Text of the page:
Whatever the probability is, no matter how small, that life could have appeared “by pure chance” (I don’t know many people who say that, but let’s allow this as one extreme), but within the limits set by natural laws, it is far less likely that life would have appeared by some cause which does not have to follow any rules, not even the limits set by natural laws. One can only decrease the probability if one removes constraints.

  3. Hello? We evolved to be in harmony with this universe. Those that were not didn’t live to pass on their genes. And if the fundamental constants to support life as we know weren’t the way they are, then we wouldn’t be here to ask the question. End of story.

  4. Our Curmudgeon references

    The Brisbane Times, an online newspaper from the underside of the Earth–

    Not so fast: “underside of the Earth”?

    You need to cut down on the number of Flat Earth articles you’ve been reading…

  5. Alex Shuffell

    The multiverse ideas at the moment are much more useful than the god excuse. We can at least start work on the multiverse, make predictions and test them. But so far the multiverse predictions of the “bubbles” or “bruises” in the cosmic microwave background radiation still imply the other universes that collided with ours have the same physical constraints this verse does. So it doesn’t move us any where in answering the fine-tuning question.
    The god idea is more useless for this question. There is no where to start, no where to go, it can’t make any useful predictions about the past or the future to be tested. Given the scale of the known universe and how long it took for us to evolve it doesn’t make any sense for us to be the reason it exists. The ego required to believe that is quite unnerving. But the feelings of me or those proposing this idea are irrelevant to understanding. It made more sense when we thought the Earth was at the centre of a very small universe, smaller than our known solar system and very young. But you would have to ignore the majority of what we know about how nature works to believe that, making their opinion irrelevant.

    I like Lee Smolin’s idea of cosmic natural selection. Mostly for fun because I know it will wind up creationists more than the multiverse. The only one I take seriously is what you call the DOP model.

  6. Alex Shuffell says: “The only one I take seriously is what you call the DOP model.”

    It’s pretty much a theory of everything, but without the theory. Every now and then some progress is made. Isaac Newton unified gravity on Earth with the motion of the planets. Then there was James Clerk Maxwell’s theory of electromagnetism. And Steven Weinberg’s electroweak force.

    Nature is an elusive wench. She teases us as we pursue her, yielding a little bit of her charms every now and then, but never completely. We keep after her because we have no choice. She’s the only girl in town.

  7. I just elaborated on that comment and added it as an afterthought at the end of the original post.

  8. The multiverse isn’t some idea postulated to explain the apparent finely tuned universe. It is a consequence of our understanding of quantum mechanics and our best idea of how the universe started. The math leads us to a multiverse. The sort of parallel universe theories are linked to string theory, and are of course more speculative.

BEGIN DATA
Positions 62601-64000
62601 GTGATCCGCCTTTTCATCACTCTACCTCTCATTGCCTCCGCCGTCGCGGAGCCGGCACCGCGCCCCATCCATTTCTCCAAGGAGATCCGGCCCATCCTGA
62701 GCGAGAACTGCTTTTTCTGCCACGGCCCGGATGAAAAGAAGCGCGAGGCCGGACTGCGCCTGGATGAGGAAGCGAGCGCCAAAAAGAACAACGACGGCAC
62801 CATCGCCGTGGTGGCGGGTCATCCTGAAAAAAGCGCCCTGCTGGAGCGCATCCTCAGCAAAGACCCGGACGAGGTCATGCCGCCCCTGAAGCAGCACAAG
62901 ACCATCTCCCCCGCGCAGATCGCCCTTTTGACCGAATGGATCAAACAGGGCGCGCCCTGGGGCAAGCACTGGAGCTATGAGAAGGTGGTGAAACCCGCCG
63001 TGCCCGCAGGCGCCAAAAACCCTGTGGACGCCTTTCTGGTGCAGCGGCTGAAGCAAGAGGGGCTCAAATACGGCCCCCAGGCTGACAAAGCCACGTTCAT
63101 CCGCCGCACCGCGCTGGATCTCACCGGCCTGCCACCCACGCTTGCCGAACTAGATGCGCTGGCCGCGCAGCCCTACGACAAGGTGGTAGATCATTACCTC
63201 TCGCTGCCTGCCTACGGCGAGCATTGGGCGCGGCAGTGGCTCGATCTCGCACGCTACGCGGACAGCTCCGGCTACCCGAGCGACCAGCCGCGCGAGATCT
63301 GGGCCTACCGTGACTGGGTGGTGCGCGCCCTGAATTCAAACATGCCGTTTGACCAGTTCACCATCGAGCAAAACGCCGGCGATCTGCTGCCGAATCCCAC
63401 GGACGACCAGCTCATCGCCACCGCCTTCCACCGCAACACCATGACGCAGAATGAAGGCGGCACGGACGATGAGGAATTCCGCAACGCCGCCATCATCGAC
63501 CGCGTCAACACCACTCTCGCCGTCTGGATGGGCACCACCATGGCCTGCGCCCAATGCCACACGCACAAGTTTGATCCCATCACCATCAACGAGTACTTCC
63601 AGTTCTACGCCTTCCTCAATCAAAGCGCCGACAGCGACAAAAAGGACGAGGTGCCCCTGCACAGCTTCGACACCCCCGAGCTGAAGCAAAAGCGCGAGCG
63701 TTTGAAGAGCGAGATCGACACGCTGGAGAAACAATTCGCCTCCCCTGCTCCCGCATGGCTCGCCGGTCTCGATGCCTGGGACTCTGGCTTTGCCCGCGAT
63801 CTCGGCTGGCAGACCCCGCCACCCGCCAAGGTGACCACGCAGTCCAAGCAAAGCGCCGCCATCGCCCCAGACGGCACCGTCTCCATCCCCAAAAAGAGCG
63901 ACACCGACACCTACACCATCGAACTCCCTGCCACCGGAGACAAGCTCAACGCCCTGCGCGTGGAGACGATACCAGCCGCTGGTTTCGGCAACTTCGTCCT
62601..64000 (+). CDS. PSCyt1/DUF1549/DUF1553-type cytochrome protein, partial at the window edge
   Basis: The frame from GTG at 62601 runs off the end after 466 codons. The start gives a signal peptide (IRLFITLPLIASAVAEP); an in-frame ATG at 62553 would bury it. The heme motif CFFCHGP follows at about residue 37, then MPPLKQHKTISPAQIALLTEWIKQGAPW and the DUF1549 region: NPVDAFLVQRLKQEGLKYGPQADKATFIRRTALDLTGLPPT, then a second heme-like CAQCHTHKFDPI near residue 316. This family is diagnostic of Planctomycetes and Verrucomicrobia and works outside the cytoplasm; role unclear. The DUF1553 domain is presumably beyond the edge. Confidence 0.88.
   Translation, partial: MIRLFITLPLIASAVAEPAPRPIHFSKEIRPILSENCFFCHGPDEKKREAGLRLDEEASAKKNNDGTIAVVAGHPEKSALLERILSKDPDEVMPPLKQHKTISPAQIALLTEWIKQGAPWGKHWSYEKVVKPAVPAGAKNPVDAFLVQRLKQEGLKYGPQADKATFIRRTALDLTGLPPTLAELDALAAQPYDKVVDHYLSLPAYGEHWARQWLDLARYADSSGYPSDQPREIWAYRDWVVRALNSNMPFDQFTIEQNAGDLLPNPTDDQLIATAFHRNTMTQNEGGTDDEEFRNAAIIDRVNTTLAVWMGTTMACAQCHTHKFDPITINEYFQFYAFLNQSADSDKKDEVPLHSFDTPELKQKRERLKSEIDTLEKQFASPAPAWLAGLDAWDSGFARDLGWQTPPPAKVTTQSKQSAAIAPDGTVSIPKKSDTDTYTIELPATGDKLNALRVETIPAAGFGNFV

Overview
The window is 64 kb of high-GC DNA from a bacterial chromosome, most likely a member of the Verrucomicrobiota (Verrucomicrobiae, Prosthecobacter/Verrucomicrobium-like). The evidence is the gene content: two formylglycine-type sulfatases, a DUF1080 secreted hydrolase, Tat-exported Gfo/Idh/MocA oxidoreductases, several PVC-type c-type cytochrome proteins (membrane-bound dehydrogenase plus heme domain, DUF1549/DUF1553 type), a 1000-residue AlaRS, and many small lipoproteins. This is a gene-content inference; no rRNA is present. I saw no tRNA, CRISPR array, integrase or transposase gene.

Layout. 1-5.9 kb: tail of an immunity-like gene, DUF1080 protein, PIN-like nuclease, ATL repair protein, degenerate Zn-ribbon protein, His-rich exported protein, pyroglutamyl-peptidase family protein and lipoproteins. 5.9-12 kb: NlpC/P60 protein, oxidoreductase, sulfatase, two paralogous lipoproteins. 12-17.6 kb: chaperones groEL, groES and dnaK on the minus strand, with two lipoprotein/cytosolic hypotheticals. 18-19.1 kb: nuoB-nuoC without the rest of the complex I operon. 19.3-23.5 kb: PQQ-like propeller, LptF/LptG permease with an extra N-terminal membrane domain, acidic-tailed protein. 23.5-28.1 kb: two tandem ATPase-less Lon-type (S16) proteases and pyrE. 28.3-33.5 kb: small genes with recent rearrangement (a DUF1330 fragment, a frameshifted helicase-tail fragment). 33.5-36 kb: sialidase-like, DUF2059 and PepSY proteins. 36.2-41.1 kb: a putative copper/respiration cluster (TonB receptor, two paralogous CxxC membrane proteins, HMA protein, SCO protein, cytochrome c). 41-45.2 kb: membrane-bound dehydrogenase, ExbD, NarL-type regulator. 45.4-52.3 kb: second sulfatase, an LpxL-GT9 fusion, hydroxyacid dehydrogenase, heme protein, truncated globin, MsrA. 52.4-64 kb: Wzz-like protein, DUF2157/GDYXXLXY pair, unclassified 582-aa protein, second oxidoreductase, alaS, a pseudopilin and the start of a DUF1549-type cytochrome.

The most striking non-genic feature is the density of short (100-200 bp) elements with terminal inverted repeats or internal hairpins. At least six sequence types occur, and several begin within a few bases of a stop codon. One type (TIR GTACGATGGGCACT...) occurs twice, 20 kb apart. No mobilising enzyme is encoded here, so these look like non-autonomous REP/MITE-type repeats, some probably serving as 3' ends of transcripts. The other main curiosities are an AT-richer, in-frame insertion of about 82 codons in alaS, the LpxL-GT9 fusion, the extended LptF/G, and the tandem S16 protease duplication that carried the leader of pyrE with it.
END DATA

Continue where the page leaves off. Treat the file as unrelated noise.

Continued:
The best layman-level explanation I know of is here: http://scienceblogs.com/startswithabang/2011/10/28/why-we-think-theres-a-multiver/

  9. Ed says: “The multiverse isn’t some idea postulated to explain the apparent finely tuned universe.”

    I know. But the creationists present it that way, which is pretty much the only reason I bother with it. See my erroneously titled David Klinghoffer and the Multiverse.

  10. Off topic for this thread but over at WND I was involved in a discussion with a Creationist regarding Rives’ ‘ToE is faith’ nonsense you blogged about a few days ago. Today someone came through and deleted at least five of my civil, on-topic comments including some that had been approved and visible for over two days.

    Pardon my language but Creationist who need such censorship are disgustingly dishonest pieces of ****.

  11. Ceteris Paribus

    Thorton says: “Today someone [at WND] came through and deleted at least five of my civil, on-topic comments including some that had been approved and visible for over two days.”

    Don’t despair, it’s not your fault. You can either work out a theory that ascribes the disappearance to a random quantum interference field from a passing mulitverse, or just take the easy route and say “goddidit”.

  12. I give my thumbs up to the M-theory…

    A multiverse of a somewhat different kind has been envisaged within string theory and its higher-dimensional extension, M-theory. These theories require the presence of 10 or 11 spacetime dimensions respectively. The extra 6 or 7 dimensions may either be compactified on a very small scale, or our universe may simply be localized on a dynamical (3+1)-dimensional object, a D-brane. This opens up the possibility that there are other branes which could support “other universes”. This is unlike the universes in the “quantum multiverse”, but both concepts can operate at the same time.[citation needed]

    Some scenarios postulate that our big bang was created, along with our universe, by the collision of two branes.